Even if the bill can pass the Senate, House Republican leaders have said they won’t touch it. Speaker Mike Johnson on Sunday said the legislation “is even worse than expected” and warned: “If this bill reaches the House, it will be dead on arrival.” He followed up on Monday in a joint statement with other House Republican leaders. “House Republicans oppose the Senate immigration bill because it fails in every policy area needed to secure our border and would actually incentivize more illegal immigration,” the statement said, in part. It called on the Senate to instead take up the House-passed immigration bill, H.R. 2, adding, “Any consideration of this Senate bill in its current form is a waste of time. It is DEAD on arrival in the House. We encourage the U.S. Senate to reject it.”

Johnson had preempted the release of the Senate bill by announcing that the House would be taking up its own $17.6 billion package of aid to Israel. The House in November had approved a bill to send $14 billion in aid to Israel, but that plan called for offsetting cuts to the IRS, which meant it went nowhere in the Senate. The new plan has already drawn criticism from the House Freedom Caucus, which complained about the lack of offsetting spending cuts.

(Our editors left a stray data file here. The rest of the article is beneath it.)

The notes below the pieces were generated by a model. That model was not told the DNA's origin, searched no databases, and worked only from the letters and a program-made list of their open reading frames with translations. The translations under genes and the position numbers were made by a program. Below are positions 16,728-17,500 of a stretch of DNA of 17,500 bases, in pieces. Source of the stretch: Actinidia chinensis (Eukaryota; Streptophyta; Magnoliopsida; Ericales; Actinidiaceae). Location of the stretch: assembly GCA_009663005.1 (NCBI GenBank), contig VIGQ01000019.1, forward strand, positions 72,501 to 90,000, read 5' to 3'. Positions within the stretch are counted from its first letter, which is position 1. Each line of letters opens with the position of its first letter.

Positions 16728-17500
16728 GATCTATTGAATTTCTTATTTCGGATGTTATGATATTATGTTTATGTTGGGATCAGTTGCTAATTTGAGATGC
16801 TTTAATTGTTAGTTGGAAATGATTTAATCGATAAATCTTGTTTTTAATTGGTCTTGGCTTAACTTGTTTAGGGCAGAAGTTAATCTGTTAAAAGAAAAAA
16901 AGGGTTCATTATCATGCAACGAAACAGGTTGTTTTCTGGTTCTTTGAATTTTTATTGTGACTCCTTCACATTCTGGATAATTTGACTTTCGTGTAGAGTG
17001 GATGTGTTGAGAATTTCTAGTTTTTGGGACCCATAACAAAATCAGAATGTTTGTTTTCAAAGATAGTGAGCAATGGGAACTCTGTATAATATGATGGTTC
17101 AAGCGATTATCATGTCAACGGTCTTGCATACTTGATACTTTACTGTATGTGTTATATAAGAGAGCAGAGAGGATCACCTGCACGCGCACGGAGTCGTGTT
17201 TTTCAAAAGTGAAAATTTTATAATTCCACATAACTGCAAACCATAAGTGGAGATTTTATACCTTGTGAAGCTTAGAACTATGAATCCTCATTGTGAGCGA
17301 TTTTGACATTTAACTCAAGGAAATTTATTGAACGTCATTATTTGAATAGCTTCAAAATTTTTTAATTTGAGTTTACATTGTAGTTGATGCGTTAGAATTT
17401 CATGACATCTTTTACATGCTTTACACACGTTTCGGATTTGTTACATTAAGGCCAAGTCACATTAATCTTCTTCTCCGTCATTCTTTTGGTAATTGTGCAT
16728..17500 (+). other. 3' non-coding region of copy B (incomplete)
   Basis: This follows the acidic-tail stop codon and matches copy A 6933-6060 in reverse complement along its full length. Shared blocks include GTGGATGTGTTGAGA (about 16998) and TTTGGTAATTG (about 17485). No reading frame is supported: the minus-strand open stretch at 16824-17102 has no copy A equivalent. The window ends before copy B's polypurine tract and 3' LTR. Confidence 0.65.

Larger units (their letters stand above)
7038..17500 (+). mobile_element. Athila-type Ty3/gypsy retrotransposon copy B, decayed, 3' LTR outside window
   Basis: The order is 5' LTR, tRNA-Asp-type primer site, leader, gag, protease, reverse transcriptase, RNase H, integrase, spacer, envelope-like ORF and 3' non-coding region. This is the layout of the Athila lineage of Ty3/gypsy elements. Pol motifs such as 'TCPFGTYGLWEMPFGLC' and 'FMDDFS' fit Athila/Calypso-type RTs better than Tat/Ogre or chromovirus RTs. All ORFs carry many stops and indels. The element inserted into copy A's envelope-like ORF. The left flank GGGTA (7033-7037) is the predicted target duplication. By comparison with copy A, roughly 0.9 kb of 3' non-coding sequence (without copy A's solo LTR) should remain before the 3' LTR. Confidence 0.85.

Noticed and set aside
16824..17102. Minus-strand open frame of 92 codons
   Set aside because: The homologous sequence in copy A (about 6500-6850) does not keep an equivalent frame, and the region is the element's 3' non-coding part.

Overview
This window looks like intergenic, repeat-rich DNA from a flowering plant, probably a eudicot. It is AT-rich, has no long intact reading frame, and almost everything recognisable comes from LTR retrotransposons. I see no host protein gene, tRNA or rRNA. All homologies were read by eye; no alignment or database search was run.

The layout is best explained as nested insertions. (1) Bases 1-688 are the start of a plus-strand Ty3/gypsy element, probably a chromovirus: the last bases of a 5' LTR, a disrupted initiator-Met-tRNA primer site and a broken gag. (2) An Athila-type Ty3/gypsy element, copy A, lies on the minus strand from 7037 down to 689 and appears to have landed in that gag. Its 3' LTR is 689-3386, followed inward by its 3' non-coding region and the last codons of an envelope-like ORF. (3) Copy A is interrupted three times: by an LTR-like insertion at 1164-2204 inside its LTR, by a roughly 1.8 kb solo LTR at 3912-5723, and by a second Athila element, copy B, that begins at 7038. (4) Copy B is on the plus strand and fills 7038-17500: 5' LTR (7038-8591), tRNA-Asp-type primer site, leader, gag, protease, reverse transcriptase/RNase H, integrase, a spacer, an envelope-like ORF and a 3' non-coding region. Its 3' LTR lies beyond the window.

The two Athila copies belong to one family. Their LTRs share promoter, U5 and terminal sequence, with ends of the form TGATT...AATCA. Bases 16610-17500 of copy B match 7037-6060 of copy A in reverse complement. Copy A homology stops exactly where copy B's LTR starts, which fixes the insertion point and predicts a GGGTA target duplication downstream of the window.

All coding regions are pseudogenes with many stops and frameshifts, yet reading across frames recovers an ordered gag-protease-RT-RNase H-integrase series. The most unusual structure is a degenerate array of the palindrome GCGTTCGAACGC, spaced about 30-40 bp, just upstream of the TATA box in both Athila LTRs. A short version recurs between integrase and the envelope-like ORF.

What’s next: It remains unclear for the moment whether a majority of Senate Republicans will back the deal or whether it can get the required 60 votes to pass. But both Johnson and House Majority Leader Steve Scalise of Louisiana have already made it abundantly clear that the bill won’t get a vote in their chamber. They reportedly plan to bring up their Israel aid bill instead this week.

The bottom line: The release of the bill text has further inflamed internal GOP tensions, which are clouding the outlook for the border and two major wars.

What’s in the Senate’s $118 Billion National Security Deal

A 19-page summary of the 370-page bill is available here. But the key elements include:

* $60 billion in emergency funding for Ukraine;

* $14 billion for Israel;

* $10 billion for humanitarian assistance for Gaza and the West Bank, Ukraine, and other conflict zones;

* $20 billion for U.S. border security measures;

* $4.8 billion for Taiwan and partners in the Indo-Pacific;

* $2.4 billion for U.S. Central Command operations and to address the recent spending on the conflict in the Red Sea.

* $2.33 billion to support refugees from Ukraine and elsewhere.

The border deal would give the federal government the authority to shut the border if illegal daily crossings average more than 5,000 a week or tops 8,500 on any given day. Homeland Security would also be able to close the border if crossings top 4,000 a day for a week. The deal would also scale back the number of migrants eligible for asylum and change how those asylum claims are processed, shifting the decisions from immigration judges to the Department of Homeland Security. You can read much more about the details of the border deal here or here.